Friday, June 12, 2009

Things That Go Bump in the Night

Worse, things that go "munch" in the night! Since the two or three night raids on the gardens a couple of weeks back we haven't had any more trouble, although something upended and emptied a neighbour's recycling fountain a few nights ago, and the pump burned out.

The big live catch trap has been sitting about six feet from the back end of our trailer for those couple of weeks, and hadn't caught anything. That changed at 11:45 last night when we heard a clang! and some very vigorous cage rattling.
We couldn't see what was in the trap from inside so we got the flashlight and went outside to have a look.

Here ya go... although this was taken this morning. I'd say a 10-12 pound raccoon. It snarled and growled and threatened and we decided to go in and leave it in peace. But the racket would have awakened any dead who happened to be nearby. So, with hopes that it (and we) might sleep if it had a full stomach I cut a half of a sweet potato into strips, opened a five ounce can of turkey and giblets cat food and took it outside. Though the coon threatened to do me serious injury I managed to poke the sweet potato strips inside and spoon the cat food through the wire onto the metal floor.

The cage had a 1/4 thick piece of plywood laid over the floor, about 12" x 20". We could hear the raccoon ripping this plywood apart as it growled. Eventually I heard munching and the scent of sweet potato drifted through the window. Things got a bit (but not a lot) quieter. We closed the window and turned on the fan to mask the noise, and at about 2:30 I finally went to sleep.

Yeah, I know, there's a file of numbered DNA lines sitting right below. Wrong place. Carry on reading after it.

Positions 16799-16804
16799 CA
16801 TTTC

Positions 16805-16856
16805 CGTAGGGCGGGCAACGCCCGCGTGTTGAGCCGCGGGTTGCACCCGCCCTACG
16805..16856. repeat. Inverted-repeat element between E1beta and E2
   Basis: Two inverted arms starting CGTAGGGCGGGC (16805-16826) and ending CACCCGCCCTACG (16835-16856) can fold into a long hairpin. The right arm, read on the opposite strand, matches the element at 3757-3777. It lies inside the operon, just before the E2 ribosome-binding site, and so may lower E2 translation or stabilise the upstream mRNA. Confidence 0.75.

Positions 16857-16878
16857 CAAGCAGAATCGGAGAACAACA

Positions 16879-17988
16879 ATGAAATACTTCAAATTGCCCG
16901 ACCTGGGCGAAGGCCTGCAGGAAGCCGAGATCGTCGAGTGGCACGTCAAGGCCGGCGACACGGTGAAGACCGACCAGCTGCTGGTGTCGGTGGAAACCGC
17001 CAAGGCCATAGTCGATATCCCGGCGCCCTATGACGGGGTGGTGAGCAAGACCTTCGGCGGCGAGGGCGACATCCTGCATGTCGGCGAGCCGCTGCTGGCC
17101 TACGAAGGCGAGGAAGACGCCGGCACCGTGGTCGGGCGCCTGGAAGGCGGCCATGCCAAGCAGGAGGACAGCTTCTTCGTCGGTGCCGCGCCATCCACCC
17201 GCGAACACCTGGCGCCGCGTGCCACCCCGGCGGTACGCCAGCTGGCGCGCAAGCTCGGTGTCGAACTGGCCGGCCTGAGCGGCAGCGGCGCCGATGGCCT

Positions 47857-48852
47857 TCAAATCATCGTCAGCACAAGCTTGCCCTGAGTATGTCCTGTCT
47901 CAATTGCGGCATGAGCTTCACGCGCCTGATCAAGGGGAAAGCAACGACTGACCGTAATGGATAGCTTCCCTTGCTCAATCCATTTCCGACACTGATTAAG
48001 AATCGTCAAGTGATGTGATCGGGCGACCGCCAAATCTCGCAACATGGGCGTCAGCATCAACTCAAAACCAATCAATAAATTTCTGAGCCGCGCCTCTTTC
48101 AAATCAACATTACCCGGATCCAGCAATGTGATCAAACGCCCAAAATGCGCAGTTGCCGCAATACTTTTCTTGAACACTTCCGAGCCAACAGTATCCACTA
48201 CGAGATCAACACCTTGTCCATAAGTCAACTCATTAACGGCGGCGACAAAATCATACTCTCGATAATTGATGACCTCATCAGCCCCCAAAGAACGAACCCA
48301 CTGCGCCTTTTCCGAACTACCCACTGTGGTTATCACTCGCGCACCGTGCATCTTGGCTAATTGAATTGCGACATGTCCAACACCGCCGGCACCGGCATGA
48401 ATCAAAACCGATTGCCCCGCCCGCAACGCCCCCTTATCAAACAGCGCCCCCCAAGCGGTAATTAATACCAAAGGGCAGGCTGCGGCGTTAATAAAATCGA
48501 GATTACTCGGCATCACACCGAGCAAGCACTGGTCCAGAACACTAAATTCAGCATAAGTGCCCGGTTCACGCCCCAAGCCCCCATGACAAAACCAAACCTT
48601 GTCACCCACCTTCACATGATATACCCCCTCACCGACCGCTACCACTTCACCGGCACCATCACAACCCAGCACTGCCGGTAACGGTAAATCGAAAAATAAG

This morning when I went out at 7:00 the coon was sound asleep in her cage. She woke as I approached, but didn't growl at me. I took a couple of pictures and fed it more sweet potato and cat food. Also tried to give it water, as I imagine ripping up that much plywood would work up a powerful thirst.

Catherine arrived and covered the cage with an old sheet, and as the sun moved around, she moved the cage to a sheltered, shady position while we waited for the fellow to arrive to pick the coon up for relocation. He came, rebaited the trap, put down a new plywood floor and said we may catch this one's mate.

The one we caught is a female, and he said he could tell she'd had kits this year. While she may not have any surviving kits I hate the thought of little baby coons on their own too early. They might be weaned by now, but would be easy prey for the coyotes, eagles and hawks. Still there's no way you can allow a coon to roam a campground like this. It's too dangerous for tenters, and the pets people tie and leave while they go to the beach or town. Nature and man collide violently all the time, sadly. While the Mama coon will be relocated to a lake farther up in the mountains, all we can hope now is that the young ones will follow her scent here and be caught themselves, so they can be reunited.

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